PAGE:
Malaysian PM Najib Takes on his Critics
Under severe fire from factions within his United Malays National Organization and from outside by the opposition Pakatan Rakyat, Malaysian Prime Minister has gone on the offensive to seek to keep his job, marshaling his forces within UMNO to stand off his critics.
Over the weekend, the prime minister called together 160 of the 191 UMNO division chiefs to a party powwow in Kuala Lumpur that resulted in a unanimous confidence vote from those who showed up to listen to an explanation of his handling of the controversial 1Malaysia Development Fund. Unfunded liabilities and opaque reporting of the fund’s finances have earned blistering criticism from former Prime Minister Mahathir Mohamad. The former premier has declared that “something is rotten in Malaysia,” and called for Najib’s ouster as UMNO President and prime minister.
Opposition politicians, mostly led by MP Tony Pua of the Democratic Action Party and Rafizi Ramli, the secretary general of the Parti Keadilan Rakyat, have been at the forefront of the rtitics.
In the face of unprecedented pressure from his critics, last week Najib wrung a similar vote of confidence from the 37-member Cabinet – with one conspicuous exception, that of Muhyiddin Yassin, the deputy prime minister and deputy party leader, who was absent, spurring speculation that Muhyiddin intends to take on Najib for his job. His absence was minimized by party wheelhorses, saying the absence meant nothing and that Muhyiddin had prior commitments. However, behind the scenes, sources say Muhyiddin is increasingly on the hunt for Najib’s head. As early as last autumn, prior to the UMNO general assembly, the deputy prime minister, 67, was complaining publicly that the party could lose the next election, due in 2018, without serious change.
Last week, Muhyiddin came out with his own statement on the deeply indebted 1MDB, saying the government would not be allowed to bail out the fund, which has liabilities of more than RM40 billion, and demanding an immediate forensic audit to explain the fund’s tangled business dealings. However, according to people in UMNO, Muhyiddin is hardly a reformer and is likely to emphasize Malay nationalism. His own financial dealings are also tangled, with widespread rumors that he has used his public position as a path to personal wealth.
The fund’s activities have been the subject of sensational investigative reporting by The Sarawak Report, a blog edited by Clare Rewcastle Brown, who uncovered hundreds of company emails indicating that Taek Jho Low, a Penang-born financier, had virtually run the operations and that company officials themselves had little idea of hundreds of millions of dollars of investments he was making. Last week, for instance, Brown reported that Jho Low, as he is universally known, had used Najib's name to circumvent Bank Negara approval needed on a US$1 billion loan (RM3.69 billion) provided to 1MDB.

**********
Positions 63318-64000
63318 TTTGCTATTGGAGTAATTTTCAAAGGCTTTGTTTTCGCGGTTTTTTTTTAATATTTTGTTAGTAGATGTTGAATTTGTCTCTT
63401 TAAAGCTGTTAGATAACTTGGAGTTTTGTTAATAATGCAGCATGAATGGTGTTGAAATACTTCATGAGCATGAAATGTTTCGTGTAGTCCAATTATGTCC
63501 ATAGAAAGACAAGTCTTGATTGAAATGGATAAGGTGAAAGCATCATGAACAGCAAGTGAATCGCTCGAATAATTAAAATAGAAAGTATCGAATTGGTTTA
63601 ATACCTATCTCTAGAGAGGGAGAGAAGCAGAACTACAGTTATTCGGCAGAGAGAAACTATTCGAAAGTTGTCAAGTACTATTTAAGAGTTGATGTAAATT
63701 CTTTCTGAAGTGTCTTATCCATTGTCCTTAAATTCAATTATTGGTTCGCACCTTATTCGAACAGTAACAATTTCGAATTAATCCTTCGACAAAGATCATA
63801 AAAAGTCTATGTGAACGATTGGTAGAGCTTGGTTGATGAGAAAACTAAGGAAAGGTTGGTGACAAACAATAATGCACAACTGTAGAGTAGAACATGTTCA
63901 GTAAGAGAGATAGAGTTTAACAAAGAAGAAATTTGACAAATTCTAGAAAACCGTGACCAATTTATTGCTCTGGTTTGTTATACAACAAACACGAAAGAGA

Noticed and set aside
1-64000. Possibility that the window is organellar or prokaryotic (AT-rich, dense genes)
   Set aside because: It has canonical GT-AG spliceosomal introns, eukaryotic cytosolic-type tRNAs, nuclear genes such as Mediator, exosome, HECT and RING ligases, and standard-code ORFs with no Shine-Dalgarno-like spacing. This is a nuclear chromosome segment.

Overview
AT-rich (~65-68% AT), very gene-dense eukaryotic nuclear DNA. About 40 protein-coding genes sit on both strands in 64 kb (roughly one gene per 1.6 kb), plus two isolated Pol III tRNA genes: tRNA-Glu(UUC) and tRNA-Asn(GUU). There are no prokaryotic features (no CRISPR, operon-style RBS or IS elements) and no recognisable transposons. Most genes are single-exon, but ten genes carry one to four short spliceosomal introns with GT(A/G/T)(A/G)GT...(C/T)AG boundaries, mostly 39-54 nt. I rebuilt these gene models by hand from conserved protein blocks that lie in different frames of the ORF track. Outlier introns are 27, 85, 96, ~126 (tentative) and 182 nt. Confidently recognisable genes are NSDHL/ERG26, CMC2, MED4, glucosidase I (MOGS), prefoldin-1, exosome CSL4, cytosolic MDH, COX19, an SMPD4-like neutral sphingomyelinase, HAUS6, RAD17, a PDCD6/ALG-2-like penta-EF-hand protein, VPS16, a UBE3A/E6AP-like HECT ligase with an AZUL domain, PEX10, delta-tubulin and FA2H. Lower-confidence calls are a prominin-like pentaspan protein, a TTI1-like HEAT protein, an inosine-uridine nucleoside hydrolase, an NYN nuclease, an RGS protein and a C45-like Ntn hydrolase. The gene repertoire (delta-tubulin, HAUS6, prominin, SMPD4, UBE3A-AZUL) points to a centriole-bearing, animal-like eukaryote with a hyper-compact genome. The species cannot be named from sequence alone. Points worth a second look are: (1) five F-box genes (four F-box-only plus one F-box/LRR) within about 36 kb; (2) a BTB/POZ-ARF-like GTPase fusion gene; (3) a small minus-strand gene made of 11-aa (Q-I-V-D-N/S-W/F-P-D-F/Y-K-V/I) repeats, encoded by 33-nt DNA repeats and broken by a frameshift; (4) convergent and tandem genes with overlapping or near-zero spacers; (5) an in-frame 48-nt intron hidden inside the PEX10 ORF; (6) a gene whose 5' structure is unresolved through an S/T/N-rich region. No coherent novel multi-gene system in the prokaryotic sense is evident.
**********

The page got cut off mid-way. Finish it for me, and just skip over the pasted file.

It is unclear, however, whether either the cabinet or the party division chiefs examined any of the information published either by the Sarawak Report or The Edge, a Kuala Lumpur-based newspaper that has reported aggressively on the fund’s scandals as well, or a massive New York Times article published on Feb. 6 detailing tens of millions of dollars in property purchases by Jho Low that were actually made for members of Najib’s family. News reports indicated that the cadres mainly listened to Najib’s explanation as well as that of Deloitte, the fund’s auditors.
“With his explanation, we are confident of explaining the 1MDB issue to the public and the grassroots,” Ismail Sabri Yaakob, the agriculture minister, told a press conference. As to the reports of the family’s extraordinary wealth, another party figure, Bung Mokhtar Radin, told reporters there was no issue, that Najib’s siblings are all in business and are wealthy, an explanation that has been met with sarcasm. Najib’s brothers have issued indirect criticisms of the prime minister for statements that his wealth was part of a family legacy, a statement he later retracted.
Monday, the Inspector-General of Police, Khalid Abu Bakar, announced that Najib himself would be a target of a three-agency task force that included members of the police, the Malaysian Anti-Corruption Commission and the Attorney General’s chambers to look into the fund’s dealings. That has been laughed off by cynics, who point out that all three agencies have been deeply politicized and have covered up more offenses than they have investigated. The intent behind the announcement of the probe, they say, is to provide the prime minister a clean bill of health. Najib has also ordered the country’s auditor-general to vet 1MDB's accounts.
The critics, however, have called for the cabinet to disqualify themselves from any role in probing the fund since a statement by Najib that everything is fine is hardly a serious attempt to clear up any questions. In addition to setting up the fund in the first place, Najib also functions as the chairman of the 1MDB advisory committee.